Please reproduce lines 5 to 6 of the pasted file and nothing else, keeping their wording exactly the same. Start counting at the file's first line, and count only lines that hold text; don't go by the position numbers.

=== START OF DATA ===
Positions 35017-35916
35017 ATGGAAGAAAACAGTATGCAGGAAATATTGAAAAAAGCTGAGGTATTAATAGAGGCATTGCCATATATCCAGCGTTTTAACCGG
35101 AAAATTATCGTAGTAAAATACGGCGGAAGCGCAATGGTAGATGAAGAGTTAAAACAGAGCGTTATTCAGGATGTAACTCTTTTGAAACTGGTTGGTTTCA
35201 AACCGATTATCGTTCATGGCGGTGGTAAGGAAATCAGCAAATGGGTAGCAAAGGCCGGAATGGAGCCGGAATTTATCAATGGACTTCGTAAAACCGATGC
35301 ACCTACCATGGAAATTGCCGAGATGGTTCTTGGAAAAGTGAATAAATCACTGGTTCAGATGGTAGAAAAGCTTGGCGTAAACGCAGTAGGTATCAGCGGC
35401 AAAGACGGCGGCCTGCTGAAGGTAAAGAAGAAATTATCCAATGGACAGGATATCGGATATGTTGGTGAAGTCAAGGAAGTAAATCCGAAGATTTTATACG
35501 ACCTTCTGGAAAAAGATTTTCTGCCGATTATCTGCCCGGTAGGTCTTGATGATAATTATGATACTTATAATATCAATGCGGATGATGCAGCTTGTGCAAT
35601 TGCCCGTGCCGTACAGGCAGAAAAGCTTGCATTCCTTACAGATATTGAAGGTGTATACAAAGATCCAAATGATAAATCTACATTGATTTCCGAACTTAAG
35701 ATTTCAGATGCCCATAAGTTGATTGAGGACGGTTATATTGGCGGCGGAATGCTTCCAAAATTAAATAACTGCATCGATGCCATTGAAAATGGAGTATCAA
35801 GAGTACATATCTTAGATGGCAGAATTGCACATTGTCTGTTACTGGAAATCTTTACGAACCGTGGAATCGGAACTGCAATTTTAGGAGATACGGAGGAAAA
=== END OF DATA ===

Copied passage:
35301 ACCTACCATGGAAATTGCCGAGATGGTTCTTGGAAAAGTGAATAAATCACTGGTTCAGATGGTAGAAAAGCTTGGCGTAAACGCAGTAGGTATCAGCGGC
35401 AAAGACGGCGGCCTGCTGAAGGTAAAGAAGAAATTATCCAATGGACAGGATATCGGATATGTTGGTGAAGTCAAGGAAGTAAATCCGAAGATTTTATACG